Lovettesville resident Carol Vacca has a long commute to work. So does her daughter.
Vacca complained to School Board members about her children’s commute to school everyday. Many Lovettesville students commute two hours a day to schools outside their community. Oftentimes, middle-school students sit next to high-school seniors. Vacca and other parents at the School Board meeting expressed concern about their children’s safety.
"You have 11-year-olds with 18-year-olds, talking about everything under the sun, sex stories," Vacca said.
BOB OHNEISER (Broad Run) said he would put the school bus issue on the health and wellness committee agenda next week.
Deanna Silverman recently moved her three children from Long Island, N.Y., to Lovettesville.
Silverman described the former town she lived in as small, but it had its own elementary, middle and high school. The next town, one mile away, had its own schools as well.
"A school north of Route 9 makes sense. A school for our children makes sense," she said.
Mark Nuzzaco (Catoctin), a former resident of New York said Long Island, N.Y., is completely different than Northern Virginia.
"We’re not going to do that. That’s not who we are," he said.
John Andrews (Potomac) spoke in favor of a western Loudoun high school in Hamilton.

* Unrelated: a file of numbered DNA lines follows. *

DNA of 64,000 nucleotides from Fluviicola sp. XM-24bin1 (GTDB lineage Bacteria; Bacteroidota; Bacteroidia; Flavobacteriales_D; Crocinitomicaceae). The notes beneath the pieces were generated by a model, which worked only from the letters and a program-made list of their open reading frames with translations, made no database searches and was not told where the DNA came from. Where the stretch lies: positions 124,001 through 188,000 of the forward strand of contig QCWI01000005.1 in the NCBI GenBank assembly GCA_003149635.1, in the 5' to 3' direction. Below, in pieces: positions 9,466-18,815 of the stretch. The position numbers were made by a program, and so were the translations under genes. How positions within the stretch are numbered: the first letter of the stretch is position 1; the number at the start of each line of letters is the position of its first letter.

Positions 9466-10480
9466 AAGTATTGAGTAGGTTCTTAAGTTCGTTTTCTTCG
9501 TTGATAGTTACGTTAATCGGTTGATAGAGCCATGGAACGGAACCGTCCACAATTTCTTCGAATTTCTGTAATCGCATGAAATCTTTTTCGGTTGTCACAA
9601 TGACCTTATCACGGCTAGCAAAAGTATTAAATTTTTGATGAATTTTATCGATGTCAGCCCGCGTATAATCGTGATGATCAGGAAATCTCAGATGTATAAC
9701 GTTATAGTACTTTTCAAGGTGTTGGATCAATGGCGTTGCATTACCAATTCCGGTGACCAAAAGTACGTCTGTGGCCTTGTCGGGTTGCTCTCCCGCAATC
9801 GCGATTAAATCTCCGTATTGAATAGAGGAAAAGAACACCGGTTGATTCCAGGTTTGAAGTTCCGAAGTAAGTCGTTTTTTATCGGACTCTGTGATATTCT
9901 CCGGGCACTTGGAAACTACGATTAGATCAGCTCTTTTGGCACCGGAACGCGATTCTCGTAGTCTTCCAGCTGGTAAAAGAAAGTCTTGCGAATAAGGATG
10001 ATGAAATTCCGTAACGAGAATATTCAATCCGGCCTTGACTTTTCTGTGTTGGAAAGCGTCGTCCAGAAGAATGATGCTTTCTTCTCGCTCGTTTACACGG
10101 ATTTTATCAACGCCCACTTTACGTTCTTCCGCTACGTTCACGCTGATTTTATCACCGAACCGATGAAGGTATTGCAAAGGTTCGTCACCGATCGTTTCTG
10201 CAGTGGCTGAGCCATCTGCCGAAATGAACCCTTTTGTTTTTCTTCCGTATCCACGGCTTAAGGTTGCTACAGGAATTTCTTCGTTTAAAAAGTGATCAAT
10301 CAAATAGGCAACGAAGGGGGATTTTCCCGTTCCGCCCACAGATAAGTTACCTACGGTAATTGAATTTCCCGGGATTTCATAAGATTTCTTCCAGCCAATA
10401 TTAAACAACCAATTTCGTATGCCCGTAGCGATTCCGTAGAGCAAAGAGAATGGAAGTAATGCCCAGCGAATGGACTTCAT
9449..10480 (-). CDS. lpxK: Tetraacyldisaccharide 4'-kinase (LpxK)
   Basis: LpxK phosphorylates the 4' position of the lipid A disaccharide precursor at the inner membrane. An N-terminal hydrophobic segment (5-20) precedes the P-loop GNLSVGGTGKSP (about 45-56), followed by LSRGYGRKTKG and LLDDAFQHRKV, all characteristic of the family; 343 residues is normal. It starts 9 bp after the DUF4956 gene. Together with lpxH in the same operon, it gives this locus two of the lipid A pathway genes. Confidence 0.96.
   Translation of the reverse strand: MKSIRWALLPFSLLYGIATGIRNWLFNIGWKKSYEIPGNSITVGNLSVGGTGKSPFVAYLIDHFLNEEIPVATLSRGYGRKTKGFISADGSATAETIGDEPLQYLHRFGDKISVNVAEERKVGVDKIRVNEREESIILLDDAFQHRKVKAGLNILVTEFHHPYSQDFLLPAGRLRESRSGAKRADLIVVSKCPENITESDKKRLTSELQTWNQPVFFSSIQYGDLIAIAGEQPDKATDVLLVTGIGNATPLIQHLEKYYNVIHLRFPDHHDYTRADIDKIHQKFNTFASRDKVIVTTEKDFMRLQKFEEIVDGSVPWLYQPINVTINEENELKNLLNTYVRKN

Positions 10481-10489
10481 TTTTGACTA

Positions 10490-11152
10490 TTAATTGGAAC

They need the money and we have the opportunity to provide them with the fiscal benefits of having a middle school and public school there, he said.
Although Andrews did not agree with Lovettsville residents at the meeting, he said it was warranted to acquire land in the Lovettesville area now because "the land won’t be there five years from now."
The School Board will hold a public hearing on the location of Western Loudoun High School Monday, March 6, at 5:30 p.m., at the Loudoun County Public School Administration Building in Ashburn.
THE BOARD OF SUPERVISORS will hold two public hearings on the county budget Wednesday, March 1, at 3 p.m. and at 6:30 p.m., at the Loudoun County Public School Administration Building in Ashburn. If necessary, the Board of Supervisors will hold another public hearing Thursday, March 2, at 6:30 p.m., at the same location.
Loudoun County Public School Superintendent Edgar B. Hatrick reminded School Board meeting attendees that a large part of the county budget goes toward Loudoun’s public schools.
Hatrick gave a presentation on the distribution of the proposed increase in local tax revenue between school and county government services at the meeting.
Typically, 70 percent of the county budget goes toward schools and 30 percent of the budget goes toward government services, Hatrick said.
Andrews pointed out that this year’s local tax revenue will be divided between the schools and government services differently.
If the local tax revenue is increased, 54 percent of this year’s revenue will be distributed to the school system, leaving 45 percent of local tax revenue to county government services, Andrews said.
Loudoun County Schools lowered its fiscal year 2007 capital projects proposed budget from $20,205,000 in FY '06 to $14,507,000. The county government tripled its capital projects proposed budget, from $10,458,571 in FY '06 to $30,180,000 in FY '07.
The School Board will present its budget to the Board of Supervisors Wednesday, March 8, at 6:30 p.m., at the County Government Building in Leesburg.
"I look forward to meeting with the Board of Supervisors to explain what our needs are and why," School Board chairperson Robert DuPree (Dulles) said.